U.S. automaker General Motors is set to invest $500 million in the transportation startup Lyft to form a partnership and develop a network of on-demand, self-driving cars, Bloomberg reports. This is part of Lyft's $1 billion round of fundraising. "We see the world of mobility changing more in the next five years than it has in the last 50," GM President Dan Ammann said. The move is widely seen as a way to counter Uber, which is also working on driverless cars.



A suspected arson attack on a bus left at least 14 people dead and 32 injured this morning in China, Xinhua reports. After launching a manhunt, police later arrested the suspect. In 2013, a man killed 47 people and himself after reportedly setting fire to a bus in the coastal city of Xiamen.


College students increasingly describe how the pressure to perform well is wreaking havoc on their well-being. Research even shows a worrying trend toward psychological conditions related to the strain, Anne-Ev Ustorf reports for Süddeutsche Zeitung. "There are many clichés about college life: that students party a lot, study a bit, enjoy their youth. But for most students, life is far from this happy-go-lucky description. According to a recent German government survey, half of all students are totally stressed out, and a quarter say that it's impossible to overcome the pressure with common relaxation techniques. One-fifth have even been diagnosed with psychological conditions such as depression, stress disorders and chronic anxiety."

Read the full article, The University Of … Stressed-Out Students.


Madrid sports daily MARCA's front page today is all about the "soluZZion," a day after Real Madrid announced that former French soccer star Zinedine Zidane would replace the unpopular Rafael Benítez as team coach. See the Zidane cover here.


Russian President Vladimir Putin is apparently about to unleash his latest weapon in the fight against ISIS: an army expand=1] of cyborg rats.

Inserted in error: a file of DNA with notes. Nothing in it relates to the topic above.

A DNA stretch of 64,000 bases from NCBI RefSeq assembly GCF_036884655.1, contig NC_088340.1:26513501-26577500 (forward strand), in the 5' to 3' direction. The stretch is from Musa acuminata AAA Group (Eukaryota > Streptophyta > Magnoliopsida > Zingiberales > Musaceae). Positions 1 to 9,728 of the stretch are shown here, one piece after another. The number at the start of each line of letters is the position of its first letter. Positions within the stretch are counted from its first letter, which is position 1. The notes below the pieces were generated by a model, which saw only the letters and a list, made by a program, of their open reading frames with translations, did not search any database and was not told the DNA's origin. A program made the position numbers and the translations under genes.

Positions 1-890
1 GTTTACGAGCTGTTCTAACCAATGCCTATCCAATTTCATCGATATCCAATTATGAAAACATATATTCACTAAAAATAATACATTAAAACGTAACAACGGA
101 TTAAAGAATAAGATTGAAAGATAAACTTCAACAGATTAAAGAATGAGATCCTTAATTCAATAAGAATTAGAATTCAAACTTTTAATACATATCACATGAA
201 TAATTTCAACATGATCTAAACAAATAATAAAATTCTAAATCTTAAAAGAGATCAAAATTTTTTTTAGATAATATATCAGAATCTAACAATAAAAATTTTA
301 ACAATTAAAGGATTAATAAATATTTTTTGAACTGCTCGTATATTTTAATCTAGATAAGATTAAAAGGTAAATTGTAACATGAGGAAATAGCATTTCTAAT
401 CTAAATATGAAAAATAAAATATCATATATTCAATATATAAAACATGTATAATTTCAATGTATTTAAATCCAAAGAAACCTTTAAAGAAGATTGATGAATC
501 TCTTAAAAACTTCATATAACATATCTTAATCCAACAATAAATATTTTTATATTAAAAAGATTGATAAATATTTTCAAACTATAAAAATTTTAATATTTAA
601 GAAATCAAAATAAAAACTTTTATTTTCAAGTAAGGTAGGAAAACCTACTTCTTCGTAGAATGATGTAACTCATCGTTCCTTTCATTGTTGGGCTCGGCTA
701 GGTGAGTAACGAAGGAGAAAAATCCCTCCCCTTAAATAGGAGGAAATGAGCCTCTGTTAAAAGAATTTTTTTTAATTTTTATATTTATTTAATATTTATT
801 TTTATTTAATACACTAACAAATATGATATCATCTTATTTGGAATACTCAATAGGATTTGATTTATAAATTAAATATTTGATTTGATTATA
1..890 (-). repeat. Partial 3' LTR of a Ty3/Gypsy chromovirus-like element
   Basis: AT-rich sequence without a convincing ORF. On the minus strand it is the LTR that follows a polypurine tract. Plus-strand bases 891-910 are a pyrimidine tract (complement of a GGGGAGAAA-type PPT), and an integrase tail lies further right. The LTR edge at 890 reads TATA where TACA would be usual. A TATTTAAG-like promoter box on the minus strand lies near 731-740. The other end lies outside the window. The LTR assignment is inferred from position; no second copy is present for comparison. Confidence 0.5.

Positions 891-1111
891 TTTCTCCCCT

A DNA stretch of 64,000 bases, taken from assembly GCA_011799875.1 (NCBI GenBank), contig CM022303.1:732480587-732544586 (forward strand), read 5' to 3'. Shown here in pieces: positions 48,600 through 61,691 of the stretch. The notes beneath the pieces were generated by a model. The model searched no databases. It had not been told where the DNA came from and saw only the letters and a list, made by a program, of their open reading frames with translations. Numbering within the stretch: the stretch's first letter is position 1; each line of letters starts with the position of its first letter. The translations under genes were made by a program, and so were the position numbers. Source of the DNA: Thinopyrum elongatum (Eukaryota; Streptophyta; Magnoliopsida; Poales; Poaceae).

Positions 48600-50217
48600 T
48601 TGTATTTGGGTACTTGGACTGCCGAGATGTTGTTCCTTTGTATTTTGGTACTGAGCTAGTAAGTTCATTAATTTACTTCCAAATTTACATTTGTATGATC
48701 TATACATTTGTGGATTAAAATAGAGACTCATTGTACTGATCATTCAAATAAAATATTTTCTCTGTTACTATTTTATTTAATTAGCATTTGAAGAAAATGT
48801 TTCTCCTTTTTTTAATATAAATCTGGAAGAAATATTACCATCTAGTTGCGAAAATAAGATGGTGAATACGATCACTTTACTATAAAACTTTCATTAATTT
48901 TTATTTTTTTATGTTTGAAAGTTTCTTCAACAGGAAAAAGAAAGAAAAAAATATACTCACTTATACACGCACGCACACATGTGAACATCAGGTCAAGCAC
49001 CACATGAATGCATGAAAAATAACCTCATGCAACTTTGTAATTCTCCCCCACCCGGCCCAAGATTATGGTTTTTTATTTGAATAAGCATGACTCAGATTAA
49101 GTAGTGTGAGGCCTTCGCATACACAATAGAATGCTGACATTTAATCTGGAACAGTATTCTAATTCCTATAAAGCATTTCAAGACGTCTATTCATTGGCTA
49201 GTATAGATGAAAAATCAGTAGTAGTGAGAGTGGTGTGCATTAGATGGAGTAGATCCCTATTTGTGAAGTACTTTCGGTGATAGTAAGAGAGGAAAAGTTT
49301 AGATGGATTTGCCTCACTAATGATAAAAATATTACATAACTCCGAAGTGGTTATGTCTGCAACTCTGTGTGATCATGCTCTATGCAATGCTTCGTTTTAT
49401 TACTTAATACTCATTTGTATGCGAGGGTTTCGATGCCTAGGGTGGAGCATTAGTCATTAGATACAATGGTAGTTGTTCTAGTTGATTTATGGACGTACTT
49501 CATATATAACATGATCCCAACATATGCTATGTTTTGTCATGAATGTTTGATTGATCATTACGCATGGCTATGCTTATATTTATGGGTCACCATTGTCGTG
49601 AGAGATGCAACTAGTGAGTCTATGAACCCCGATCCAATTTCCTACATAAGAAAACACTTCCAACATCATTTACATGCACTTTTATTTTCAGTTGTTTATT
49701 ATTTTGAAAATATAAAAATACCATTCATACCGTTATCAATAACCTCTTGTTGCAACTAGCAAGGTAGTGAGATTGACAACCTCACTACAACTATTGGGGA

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FOCUS: Russia-Ukraine War

Black Sea Survivor: Tale Of A Ukrainian Special Agent Thrown Overboard In Enemy Waters

This is a tale of a Ukrainian special forces operator who wound up surviving 14 hours at sea, staying afloat and dodging Russian air and sea patrols.

Black Sea Survivor: Tale Of A Ukrainian Special Agent Thrown Overboard In Enemy Waters

Looking at the Black Sea in Odessa, Ukraine.

Rustem Khalilov and Roksana Kasumova

KYIV — During a covert operation in the Black Sea, a Ukrainian special agent was thrown overboard and spent the next 14 hours alone at sea, surrounded by enemy forces.

Stay up-to-date with the latest on the Russia-Ukraine war, with our exclusive international coverage.

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The agent, who uses the call-sign "Conan," agreed to speak to Ukrainska Pravda, to share the details of nearly being lost forever at sea. He also shared some background on how he arrived in the Ukrainian special forces. Having grown up in a village in a rural territory of Ukraine, Conan describes himself as "a simple guy."

He'd worked in law enforcement, personal security and had a job as a fitness trainer when Russia launched its full-scale invasion on Feb. 24, 2022. That's when he signed up with the Ukrainian Armed Forces, Main Directorate of Intelligence "Artan" battalion. It was nearly 18 months into his service, when Conan faced the most harrowing experience of the war. Here's his first-hand account: